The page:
How Inflation Can Affect Silver Prices
It’s pretty much common knowledge among U.S. investors by now that inflation and commodities’ prices go hand-in-hand. Sure, there are various other factors that come into play when market makers set gold and silver prices two times each day, but it’s no secret that inflation is a massive factor of the equation. This is helpful when investors use a commodities trading platform to profit from precious metals markets, so here we will look at the various ways inflation can influence silver prices.
We’re not just talking about inflation of all fiat currencies, either. No, the type of inflation that has the most profound effect on the silver spot price is the inflation of the U.S. Dollar. Silver and other commodities are priced (for the time being, at least) in U.S. currency. This means that when the U.S. Dollar Index (USDI) falls, it increases the relative values of commodities like silver.
If inflation is nothing more than currency devaluation then do precious metals like silver actually gain any real value? After all, it seems as though the metals are only priced higher because the currency in which they are priced is worth less. Fortunately for gold and silver bulls, however, this couldn’t be further from the truth.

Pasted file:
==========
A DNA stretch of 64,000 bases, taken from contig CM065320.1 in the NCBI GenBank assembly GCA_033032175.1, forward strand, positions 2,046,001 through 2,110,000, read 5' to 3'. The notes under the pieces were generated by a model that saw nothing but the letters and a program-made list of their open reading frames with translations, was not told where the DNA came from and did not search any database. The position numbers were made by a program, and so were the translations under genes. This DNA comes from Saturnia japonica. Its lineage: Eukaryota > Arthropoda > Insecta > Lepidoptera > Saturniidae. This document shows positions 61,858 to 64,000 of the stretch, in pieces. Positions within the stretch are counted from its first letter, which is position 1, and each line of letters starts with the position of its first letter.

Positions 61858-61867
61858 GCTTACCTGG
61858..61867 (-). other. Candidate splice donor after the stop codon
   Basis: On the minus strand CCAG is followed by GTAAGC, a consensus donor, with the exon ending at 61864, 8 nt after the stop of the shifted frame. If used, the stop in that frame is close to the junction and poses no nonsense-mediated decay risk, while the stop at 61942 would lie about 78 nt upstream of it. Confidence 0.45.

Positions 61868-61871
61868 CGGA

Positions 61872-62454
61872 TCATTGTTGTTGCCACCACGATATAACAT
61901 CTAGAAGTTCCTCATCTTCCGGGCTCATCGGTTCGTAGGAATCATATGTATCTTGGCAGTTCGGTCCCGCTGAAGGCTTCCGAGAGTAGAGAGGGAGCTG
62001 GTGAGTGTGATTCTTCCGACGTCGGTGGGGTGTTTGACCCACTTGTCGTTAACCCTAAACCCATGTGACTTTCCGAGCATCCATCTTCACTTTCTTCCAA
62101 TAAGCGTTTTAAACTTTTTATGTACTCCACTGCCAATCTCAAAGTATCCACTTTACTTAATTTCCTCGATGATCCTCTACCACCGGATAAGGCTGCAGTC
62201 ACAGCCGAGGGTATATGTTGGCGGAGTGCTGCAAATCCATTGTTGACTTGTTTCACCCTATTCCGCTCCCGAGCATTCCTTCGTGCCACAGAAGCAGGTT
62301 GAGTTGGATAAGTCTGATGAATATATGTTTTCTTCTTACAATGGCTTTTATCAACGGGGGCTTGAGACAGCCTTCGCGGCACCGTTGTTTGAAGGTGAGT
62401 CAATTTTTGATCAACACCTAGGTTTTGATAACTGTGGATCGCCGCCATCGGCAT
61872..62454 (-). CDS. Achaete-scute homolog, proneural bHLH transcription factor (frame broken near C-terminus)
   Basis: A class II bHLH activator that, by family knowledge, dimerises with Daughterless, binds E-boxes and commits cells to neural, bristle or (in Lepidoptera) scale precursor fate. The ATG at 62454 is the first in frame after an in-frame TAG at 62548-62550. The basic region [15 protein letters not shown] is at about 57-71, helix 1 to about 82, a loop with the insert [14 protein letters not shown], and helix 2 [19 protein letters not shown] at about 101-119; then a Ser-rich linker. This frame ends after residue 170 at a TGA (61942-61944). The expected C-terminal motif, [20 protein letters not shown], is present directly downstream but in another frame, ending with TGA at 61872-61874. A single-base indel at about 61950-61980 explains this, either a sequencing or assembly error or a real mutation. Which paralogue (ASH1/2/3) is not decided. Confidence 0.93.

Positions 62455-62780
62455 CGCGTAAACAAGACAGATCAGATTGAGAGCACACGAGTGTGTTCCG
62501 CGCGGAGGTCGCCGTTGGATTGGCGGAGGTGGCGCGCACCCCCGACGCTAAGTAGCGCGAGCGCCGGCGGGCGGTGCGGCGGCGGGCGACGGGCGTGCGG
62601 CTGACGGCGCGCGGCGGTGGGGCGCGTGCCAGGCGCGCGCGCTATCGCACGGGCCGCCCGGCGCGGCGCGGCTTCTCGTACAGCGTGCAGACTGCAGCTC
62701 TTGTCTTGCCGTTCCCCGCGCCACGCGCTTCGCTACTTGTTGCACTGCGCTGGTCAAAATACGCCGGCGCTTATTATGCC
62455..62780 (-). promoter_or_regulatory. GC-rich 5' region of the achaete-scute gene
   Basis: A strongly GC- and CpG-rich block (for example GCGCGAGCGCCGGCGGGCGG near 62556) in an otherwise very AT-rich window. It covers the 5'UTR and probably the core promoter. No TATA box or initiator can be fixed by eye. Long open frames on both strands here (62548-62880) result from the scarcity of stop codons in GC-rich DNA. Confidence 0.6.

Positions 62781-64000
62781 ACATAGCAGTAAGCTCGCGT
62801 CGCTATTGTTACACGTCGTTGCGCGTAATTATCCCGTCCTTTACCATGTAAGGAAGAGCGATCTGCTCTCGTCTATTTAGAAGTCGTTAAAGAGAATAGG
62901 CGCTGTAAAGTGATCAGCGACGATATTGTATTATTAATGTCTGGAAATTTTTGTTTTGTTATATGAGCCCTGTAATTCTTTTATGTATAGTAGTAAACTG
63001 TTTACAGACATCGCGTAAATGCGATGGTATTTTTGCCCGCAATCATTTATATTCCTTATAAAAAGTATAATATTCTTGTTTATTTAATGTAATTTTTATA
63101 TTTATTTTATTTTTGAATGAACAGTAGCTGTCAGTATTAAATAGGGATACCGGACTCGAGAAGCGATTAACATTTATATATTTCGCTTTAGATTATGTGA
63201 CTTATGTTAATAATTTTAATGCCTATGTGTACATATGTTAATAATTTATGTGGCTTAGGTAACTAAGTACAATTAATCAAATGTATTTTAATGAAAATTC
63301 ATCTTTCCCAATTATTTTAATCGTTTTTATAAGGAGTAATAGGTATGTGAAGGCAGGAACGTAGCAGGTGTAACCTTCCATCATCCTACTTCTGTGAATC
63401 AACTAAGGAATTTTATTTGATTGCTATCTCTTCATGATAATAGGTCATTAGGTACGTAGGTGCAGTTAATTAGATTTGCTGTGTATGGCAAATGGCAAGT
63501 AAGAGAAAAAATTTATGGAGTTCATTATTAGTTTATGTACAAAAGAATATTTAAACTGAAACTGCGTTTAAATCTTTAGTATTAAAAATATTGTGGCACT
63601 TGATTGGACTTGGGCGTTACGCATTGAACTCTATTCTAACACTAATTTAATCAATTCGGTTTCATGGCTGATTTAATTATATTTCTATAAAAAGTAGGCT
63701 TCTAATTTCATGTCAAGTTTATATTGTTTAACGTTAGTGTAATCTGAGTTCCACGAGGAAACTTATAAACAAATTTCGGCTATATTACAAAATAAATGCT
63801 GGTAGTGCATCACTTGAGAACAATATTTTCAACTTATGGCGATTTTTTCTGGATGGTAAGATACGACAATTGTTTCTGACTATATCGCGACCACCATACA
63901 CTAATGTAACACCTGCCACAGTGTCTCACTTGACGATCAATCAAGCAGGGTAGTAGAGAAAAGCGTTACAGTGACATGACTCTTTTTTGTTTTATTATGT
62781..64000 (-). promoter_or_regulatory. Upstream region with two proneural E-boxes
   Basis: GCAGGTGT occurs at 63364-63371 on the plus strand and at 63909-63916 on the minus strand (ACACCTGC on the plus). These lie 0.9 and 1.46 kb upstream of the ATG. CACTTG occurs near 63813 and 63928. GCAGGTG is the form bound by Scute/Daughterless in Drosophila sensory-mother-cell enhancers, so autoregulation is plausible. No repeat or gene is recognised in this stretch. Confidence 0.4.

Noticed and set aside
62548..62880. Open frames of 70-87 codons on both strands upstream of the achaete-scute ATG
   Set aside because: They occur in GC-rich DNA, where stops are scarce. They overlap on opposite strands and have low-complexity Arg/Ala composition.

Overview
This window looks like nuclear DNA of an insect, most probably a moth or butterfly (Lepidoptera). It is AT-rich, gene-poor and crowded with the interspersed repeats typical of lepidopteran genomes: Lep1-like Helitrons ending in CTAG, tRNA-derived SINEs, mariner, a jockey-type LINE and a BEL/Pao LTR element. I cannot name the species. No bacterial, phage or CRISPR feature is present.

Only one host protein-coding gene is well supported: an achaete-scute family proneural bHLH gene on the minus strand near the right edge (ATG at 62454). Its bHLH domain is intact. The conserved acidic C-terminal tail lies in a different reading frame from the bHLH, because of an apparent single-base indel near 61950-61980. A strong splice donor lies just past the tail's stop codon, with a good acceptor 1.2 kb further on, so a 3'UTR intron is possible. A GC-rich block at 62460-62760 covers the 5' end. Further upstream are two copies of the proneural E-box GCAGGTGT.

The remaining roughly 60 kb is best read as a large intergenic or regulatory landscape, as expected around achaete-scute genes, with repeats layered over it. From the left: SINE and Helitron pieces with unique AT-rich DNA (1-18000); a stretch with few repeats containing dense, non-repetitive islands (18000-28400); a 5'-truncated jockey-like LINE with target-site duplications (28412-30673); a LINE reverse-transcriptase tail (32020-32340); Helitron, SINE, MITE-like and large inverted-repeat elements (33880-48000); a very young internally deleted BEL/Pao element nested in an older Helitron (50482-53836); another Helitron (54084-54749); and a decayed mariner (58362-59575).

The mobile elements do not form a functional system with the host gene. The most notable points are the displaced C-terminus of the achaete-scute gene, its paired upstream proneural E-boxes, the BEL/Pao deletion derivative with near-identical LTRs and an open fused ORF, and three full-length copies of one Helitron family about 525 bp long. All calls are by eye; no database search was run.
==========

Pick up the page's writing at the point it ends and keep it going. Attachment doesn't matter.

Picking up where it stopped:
When the U.S. Dollar loses value and inflation starts to rear its ugly head, this beginning a chain reaction among investments and investors. People abandon cash and interest-bearing accounts. They pull out of stocks owned by companies that are backed by U.S. currency, and they search for something that moves in the opposite direction of the dollar. Precious metals are a common solution.
Inflation, therefore, does not only affect silver prices in the short-term – it can have a long-term and lasting effect on the price of precious metals. On the other hand, a perceived lack of inflation can cause investors to lose interest in precious metals. During deflationary periods, goods and services seem to cost less than they should so many investors forget to balance their portfolios with silver, gold and other commodities.
Regardless of the current inflationary climate in the United States, it’s important to remember that economic cycles work in 10-20 year bursts so when things look good you might want to prepare for the worst, and the opposite is also true. Right now, stock markets look solid and real estate values seem to be rebounding…so what do you think is the next smart move?